German Finance Minister Olaf Scholz said on Sunday he wanted to overhaul the country's finance watchdog Bafin and give it more powers after a massive fraud scandal involving digital payments firm Wirecard.
Wirecard filed for bankruptcy late last month after admitting that 1.9 billion euros ($2.1 billion) was missing from its accounts, a case that has triggered criticism of the auditors and regulators meant to be overseeing the firm.
Scholz told the Frankfurter Allgemeine Sonntagszeitung newspaper he wanted to ditch the current two-stage procedure whereby Bafin is only called in when red flags are raised in a first vetting of accounts by a private monitoring body.
"We need far-reaching reforms," Scholz said, adding that Bafin needed to step in earlier and have the right to launch "special audits on a large scale".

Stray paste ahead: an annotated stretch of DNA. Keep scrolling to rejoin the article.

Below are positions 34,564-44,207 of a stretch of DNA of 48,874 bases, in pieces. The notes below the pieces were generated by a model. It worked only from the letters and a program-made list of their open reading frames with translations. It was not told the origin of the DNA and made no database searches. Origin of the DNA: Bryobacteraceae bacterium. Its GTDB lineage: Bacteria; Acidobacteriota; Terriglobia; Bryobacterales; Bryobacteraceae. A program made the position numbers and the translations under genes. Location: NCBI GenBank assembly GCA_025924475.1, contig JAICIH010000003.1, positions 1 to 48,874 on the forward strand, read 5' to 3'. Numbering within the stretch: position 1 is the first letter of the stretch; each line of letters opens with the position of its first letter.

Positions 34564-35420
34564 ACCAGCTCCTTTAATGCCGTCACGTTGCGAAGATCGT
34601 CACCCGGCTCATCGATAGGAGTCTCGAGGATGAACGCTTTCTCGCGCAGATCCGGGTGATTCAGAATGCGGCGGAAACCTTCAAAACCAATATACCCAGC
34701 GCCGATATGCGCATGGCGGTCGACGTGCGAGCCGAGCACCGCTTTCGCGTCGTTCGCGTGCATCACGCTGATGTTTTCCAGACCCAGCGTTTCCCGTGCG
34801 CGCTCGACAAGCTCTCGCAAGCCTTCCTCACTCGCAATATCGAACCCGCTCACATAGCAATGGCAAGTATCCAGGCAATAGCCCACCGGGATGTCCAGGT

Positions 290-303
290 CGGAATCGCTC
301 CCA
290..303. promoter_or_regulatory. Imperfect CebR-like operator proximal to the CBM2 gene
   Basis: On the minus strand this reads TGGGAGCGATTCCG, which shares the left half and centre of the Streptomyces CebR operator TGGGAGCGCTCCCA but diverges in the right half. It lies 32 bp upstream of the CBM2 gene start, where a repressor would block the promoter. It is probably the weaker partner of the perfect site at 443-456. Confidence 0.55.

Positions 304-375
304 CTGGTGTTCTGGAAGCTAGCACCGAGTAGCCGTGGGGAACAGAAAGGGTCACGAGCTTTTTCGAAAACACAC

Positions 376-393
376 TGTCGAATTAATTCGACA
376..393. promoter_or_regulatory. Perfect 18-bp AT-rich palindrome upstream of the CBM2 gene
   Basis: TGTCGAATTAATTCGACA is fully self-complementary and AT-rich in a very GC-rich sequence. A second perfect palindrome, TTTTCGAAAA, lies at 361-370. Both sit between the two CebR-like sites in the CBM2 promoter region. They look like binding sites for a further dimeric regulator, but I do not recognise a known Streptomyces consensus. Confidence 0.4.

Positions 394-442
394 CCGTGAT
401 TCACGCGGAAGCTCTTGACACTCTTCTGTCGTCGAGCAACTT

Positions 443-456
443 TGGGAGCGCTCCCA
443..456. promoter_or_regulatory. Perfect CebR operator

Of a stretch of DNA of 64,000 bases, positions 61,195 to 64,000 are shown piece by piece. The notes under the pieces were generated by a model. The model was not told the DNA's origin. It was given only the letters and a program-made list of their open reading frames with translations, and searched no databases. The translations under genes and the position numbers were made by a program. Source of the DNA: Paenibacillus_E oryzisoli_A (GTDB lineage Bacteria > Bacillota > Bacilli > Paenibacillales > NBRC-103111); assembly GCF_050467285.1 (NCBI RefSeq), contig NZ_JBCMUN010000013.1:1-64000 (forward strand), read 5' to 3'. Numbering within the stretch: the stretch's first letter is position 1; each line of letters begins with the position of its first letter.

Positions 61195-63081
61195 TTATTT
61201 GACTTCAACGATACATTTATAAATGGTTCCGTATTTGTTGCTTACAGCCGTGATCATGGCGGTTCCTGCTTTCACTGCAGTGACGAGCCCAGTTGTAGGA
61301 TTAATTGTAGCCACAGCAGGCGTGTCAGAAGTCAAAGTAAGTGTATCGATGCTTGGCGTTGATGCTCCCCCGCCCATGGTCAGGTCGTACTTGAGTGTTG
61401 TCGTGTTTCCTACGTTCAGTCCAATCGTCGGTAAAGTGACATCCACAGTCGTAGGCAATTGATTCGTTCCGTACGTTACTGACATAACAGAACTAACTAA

"I want to give Bafin more control rights over financial reports, regardless of whether the company has a banking division," he went on.
"If we decide that Bafin needs more money, more employees and more competencies, I will work to ensure that happens."
Bafin chief Felix Hufeld has admitted that his watchdog "had not been effective enough" at preventing the Wirecard disaster.
But auditing firm EY has also come under scrutiny for signing off on Wirecard's accounts for years before finally warning last month of an "elaborate and sophisticated fraud" at the payments provider.
The scandal has raised questions about whether auditing firms should be rotated more frequently, Scholz said, and whether it makes sense for them to advise and monitor a company at the same time.
German shareholders' association SdK, which has launched legal action against two EY auditors and one former employee over Wirecard, welcomed Scholz's proposals.
Bafin needs to be "completely rebuilt," SdK chief Daniel Bauer told the Handelsblatt financial daily.
"It's not enough to increase the number of employees," he warned. "They have to be the right employees who actually understand the subject matter."